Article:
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*To*: tesla-at-pupman-dot-com*Subject*: Re: LTR Pig Project -biggg coil*From*: "Tesla list" <tesla-at-pupman-dot-com>*Date*: Sun, 18 Feb 2001 20:01:17 -0700*Resent-Date*: Sun, 18 Feb 2001 20:13:04 -0700*Resent-From*: tesla-at-pupman-dot-com*Resent-Message-ID*: <r0XkdD.A.yeE.x8Ik6-at-poodle>*Resent-Sender*: tesla-request-at-pupman-dot-com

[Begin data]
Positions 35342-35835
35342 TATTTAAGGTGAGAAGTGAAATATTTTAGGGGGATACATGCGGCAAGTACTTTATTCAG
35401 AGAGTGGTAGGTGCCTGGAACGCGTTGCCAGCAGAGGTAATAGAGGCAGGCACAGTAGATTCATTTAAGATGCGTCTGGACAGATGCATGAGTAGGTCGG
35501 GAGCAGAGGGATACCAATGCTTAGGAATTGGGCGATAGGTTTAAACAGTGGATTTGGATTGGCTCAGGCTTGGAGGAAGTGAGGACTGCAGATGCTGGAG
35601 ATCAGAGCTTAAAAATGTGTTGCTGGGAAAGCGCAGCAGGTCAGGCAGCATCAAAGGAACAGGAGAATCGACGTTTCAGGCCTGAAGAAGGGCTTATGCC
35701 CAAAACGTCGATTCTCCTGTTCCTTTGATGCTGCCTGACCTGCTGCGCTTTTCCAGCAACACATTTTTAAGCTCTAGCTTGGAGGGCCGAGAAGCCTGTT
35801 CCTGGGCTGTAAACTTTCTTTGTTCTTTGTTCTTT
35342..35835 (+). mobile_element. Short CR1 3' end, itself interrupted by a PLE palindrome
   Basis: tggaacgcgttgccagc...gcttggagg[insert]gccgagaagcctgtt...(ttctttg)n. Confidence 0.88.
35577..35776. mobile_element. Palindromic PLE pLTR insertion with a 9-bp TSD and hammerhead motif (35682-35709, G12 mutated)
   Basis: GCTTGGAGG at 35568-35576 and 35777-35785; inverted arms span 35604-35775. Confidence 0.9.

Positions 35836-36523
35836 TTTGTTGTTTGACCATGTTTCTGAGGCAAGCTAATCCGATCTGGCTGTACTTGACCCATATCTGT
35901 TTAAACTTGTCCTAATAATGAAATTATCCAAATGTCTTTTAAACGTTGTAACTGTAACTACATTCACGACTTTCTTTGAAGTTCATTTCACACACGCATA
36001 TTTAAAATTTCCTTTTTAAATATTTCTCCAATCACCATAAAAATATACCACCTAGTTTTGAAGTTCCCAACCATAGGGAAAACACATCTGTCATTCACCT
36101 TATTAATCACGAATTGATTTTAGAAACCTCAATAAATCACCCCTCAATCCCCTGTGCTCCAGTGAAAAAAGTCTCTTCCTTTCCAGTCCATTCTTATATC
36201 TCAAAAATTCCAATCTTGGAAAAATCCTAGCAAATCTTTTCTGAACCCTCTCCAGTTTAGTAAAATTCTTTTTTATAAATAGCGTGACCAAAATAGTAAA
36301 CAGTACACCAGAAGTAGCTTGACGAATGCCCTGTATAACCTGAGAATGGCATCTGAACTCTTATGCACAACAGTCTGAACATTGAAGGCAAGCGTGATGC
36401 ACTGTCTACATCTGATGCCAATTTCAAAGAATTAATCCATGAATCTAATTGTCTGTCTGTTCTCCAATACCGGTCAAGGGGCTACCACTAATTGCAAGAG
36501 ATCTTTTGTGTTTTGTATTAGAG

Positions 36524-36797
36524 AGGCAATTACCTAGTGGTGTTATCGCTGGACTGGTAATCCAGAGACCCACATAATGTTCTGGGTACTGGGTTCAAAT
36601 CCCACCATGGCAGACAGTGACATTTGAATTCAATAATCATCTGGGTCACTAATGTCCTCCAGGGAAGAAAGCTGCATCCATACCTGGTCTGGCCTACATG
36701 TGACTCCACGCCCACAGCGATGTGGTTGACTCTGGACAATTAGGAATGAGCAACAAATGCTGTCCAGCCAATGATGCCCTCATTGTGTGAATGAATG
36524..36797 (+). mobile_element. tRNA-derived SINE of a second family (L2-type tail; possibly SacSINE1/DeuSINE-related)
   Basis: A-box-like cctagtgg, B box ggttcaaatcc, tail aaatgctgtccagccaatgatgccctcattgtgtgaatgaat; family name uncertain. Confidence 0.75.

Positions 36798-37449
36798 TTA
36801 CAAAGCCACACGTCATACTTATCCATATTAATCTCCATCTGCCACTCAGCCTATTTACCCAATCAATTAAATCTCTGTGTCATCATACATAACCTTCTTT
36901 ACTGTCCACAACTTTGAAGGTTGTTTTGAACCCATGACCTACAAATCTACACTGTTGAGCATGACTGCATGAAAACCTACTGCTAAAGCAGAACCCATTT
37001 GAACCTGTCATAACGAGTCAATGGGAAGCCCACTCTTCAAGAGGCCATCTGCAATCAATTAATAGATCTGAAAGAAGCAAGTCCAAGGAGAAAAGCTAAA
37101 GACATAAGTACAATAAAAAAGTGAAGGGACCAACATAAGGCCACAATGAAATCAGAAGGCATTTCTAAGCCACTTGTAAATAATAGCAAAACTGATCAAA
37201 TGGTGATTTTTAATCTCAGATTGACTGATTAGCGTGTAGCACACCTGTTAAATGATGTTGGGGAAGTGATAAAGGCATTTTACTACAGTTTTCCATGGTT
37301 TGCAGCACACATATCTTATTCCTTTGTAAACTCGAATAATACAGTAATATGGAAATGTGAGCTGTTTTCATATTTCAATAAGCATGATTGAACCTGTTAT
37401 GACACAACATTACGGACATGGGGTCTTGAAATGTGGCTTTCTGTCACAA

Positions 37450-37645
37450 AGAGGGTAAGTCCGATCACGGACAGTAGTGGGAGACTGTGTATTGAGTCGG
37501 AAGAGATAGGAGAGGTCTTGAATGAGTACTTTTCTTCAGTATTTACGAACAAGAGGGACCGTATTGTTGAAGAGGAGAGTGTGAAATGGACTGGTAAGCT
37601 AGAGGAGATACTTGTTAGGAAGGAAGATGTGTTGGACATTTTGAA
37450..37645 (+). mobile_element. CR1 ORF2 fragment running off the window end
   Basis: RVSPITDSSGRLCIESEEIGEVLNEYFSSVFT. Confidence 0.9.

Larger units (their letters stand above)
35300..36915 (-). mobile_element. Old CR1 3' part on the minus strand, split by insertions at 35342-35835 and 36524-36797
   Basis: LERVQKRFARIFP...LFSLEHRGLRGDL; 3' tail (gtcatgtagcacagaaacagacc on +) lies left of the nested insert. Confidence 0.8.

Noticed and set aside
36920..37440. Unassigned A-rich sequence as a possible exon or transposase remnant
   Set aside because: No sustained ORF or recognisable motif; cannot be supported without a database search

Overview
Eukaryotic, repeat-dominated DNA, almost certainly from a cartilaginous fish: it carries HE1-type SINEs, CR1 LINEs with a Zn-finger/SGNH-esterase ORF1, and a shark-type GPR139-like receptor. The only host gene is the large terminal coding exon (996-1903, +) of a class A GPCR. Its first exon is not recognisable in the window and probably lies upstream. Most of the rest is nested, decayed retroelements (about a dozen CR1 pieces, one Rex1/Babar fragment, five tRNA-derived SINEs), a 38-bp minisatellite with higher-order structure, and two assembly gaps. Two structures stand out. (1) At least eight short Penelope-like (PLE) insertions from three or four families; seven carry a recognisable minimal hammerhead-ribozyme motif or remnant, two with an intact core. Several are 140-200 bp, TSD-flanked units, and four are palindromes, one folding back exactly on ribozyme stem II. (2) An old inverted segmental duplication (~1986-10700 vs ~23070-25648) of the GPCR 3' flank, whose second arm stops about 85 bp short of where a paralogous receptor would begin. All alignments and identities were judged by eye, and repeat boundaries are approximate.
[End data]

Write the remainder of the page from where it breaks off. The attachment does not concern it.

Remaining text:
Original poster: "Malcolm Watts by way of Terry Fritz <twftesla-at-uswest-dot-net>" <m.j.watts-at-massey.ac.nz> Hi Kevin, On 18 Feb 01, at 14:13, Tesla list wrote: > Original poster: "Kevin R Eldredge by way of Terry Fritz > <twftesla-at-uswest-dot-net>" <kreld-at-juno-dot-com> > > > > All > > I just picked up on this post, and wanted to clarify several things > that might help out. LTR or not? I won't guess, it works, and I'm > happy. (:D The Biggg Coil project was a "everything new > from the start" project. That is, all components involved were not > used on any other of my Coils, except for a contactor and fine tune > inductive ballast. This made things a lot harder to find initial > problems, but thanks to John Freau for guiding me the right way on the > break rate. > The whole project evolved around the purchase of two 0.376 uF > cap's which are wired in series (0.188 uF approx). > > The only math involved was for basic resonance,ie..secondary, > primary, capacitor parameters. Problems were many. Initialy the > sync. Rotary was at 480 BPS. This pulled 300+ amps from the 245 volt > mains, and only 14' sparks. Ballast adjustment made no difference. > Removing gap electrodes for 240 BPS operation made things better, > current down, sparks longer, but still not right. > Finally running 120 BPS, current came down to 110 amps, at > 300 volts at the pig's, 24' sparks. This was new, 300 volts AFTER > the inductive ballast, 240 volts before the ballast. I unfortunately > did not measure the actual 245 volt current into the control cabinet, > this Spring I will. Your ballast is resonating with the primary cap. > As John stated, the external ballast gets real hot, smoking hot. > However, the ballast is a 15 kVA transformer with the secondary > shorted, so this creates most of the heat, the shorted winding. > This too will be addressed this Spring with a new ballast. > The internal switchable ballast, runs only warm, it's simply > #10 wire wound on a steel torroid. The smoke represents copper losses and core losses. Regards, malcolm > The coil has been dormant this winter, but as weather warms, > the coil will be brought out to play again. Simply getting things to > work was the goal last year, this Spring will bring a new 10 x 10 x > 16' building to keep the Coil in a ready to fire state. Also the > rotory will be rebuilt with on the fly phase adjustment to better tune > while adjusting reactive ballast for maximum spark. > An old tube scope is being modified to accept high voltages > directly to the CRT's deflection plates through a resistive divider. > This will allow more accurate P-P voltages in the Coil while > running....hopefully anyway. Power factor correction may also be > tried depending on how things go. > > I'm open for suggestions on any improvements, or experiments > if anyone has any. > > snip... > >> >Consider Kevin's coil. His pig combo rating is 14.4kV at 20kVA. > >His > >> >cap is 0.138uF or something similar. He draws 100 amps from a > >> >240 volt line. He runs at 120 bps. I just did the calcs, and a > >> >matched sized cap for Kevin's coil would be 0.31uF or so, and a > >> >typical LTR sized cap would be about 0.6uF or so. This is huge > >> >cap, and I don't recommend anything that large. His cap seems to > >> >be less than 1/2 the resonant size. (If you calc the reso-size > >> >based on the pig's specs.) You may want to check my calcs here > >> >in case I made an error. But if his reso-size would be 0.31uF, I > >> >certainly would not suggest using anything larger than 0.375uF or > >> >so. Since Kevin's cap may be about 1/2 the reso-size, it's > >> >possible that his power factor might not be that good, but I have > >> >no real idea if it is or not. It is also > > > >> >possible that Kevin's coil may work much better with a 0.375uF > >> >cap, if it greatly improves the power factor. It's too bad we > >don't > >> >know what the power factor is on Kevin's coil. Then again, it is > >> >possible that a reso or LTR cap is NG for a big coil. It may > >hurt > >> >the quenching too much or something, who knows. Maybe > >> >someday someone will build a big coil with LTR. > >> > >> Forgive as I think out loud about Kevin's coil... > >> > >> 240 volts at 100 amps gives us 24000 watts. We'll assume we can > >add power > >> factor caps until the PF is good and we can use all 24kVA. > >> > >> 24000 / 120BPS gives a 200 Joules per bang. The firing voltage > >> for > >a > >> 14.4kV transformer is 14400 x SQRT(2) = 20365 volts. 200 Joules = > >> > >1/2 x C > >> x V^2 so the LTR cap size is 964.5nF. Yeah!! :-)) > >> > >> If his present coil is running 138nF then he would have to > >> increase > >the BPS > >> to match the LTR case. 120 x 964.5 / 138 = 839BPS. However that > >is async! > >> There for he instantly has to double that to match the sync case > >for 1677 > >> BPS (async gaps deliver 1/2 the power of sync gaps of the same BPS > >> > >do to > >> firing on less than full voltage). > > > >You're assuming that his firing voltage will remain constant > >regardless > >of the cap size. If this were true, Kevin's coil (0.138uF) would be > >drawing only about 3430 watts at 120 bps, (not counting losses). Yet > >his coil > > > >draws 24kVA or so! To me, the only explanation is that his firing > >voltage must be much much higher than 20365 volts, due to a ballast > >setting that gives some degree of resonant charging. Although the > >power factor may not be perfect, I don't think the true watts drawn > >is only 3430 watts. If he was using only 3430 watts now, I don't > >think he would be getting 24 foot sparks. So to me, this is a > >reality check.... his caps must be firing at a much higher voltage > >than 20365. I believe that resonant charging must often be > >considered when analyzing low bps pig powered coils. Otherwise > >things just don't add up. > > > >Kevin is using a combo of two ballasts, I believe, and it is possible > >that the ballast is lossy. I know that when I used a variac as a > >ballast on my small coil, it doubled the input VA, for the same spark > >length. I think Kevin said that his ballast gets quite hot, so it > >may be burning some power, but I have no idea how much. If we assume > >that his ballast burns up 3000 watts, and his other wiring and xfmer > >losses are 5% more or another 1000 watts, then he'd be supplying > >still about 20kVA to the system. If the power factor is only 70%, > >then his true wattage would be about 14kW. This would mean that his > >bang size is 117 Joules at his present 120 bps. This is much larger > >than the 28 Joules that is predicted if one uses 20365 volts as the > >firing voltage. Now if one uses 37kV for the firing voltage, then a > >figure of 97 Joules per bang is obtained, which seems to fit his > >situation better. It's still not 117 Joules, but his losses may be > >even higher than I figured, which would explain the difference. Or I > >may have made a mistake, and his total input VA may be 20kVA, not > >24kVA. If this is the case, it would drop his bang size to 97 > >Joules, which would match up with a 37kV firing voltage. Another > >thing that makes me think that my analysis is correct, is that it > >agrees with Greg Leyh's results. Greg has posted his firing > >voltages, etc., so we kind of know the bang size vs. spark length > >relationship. We know for instance that 3430 watts cannot give 24 > >foot sparks at 120 bps. > > > Freezing in Oklahoma > > Kevin E. > > > > > > > > ________________________________________________________________ > GET INTERNET ACCESS FROM JUNO! > Juno offers FREE or PREMIUM Internet access for less! > Join Juno today! For your FREE software, visit: > http://dl.www.juno-dot-com/get/tagj. > > > >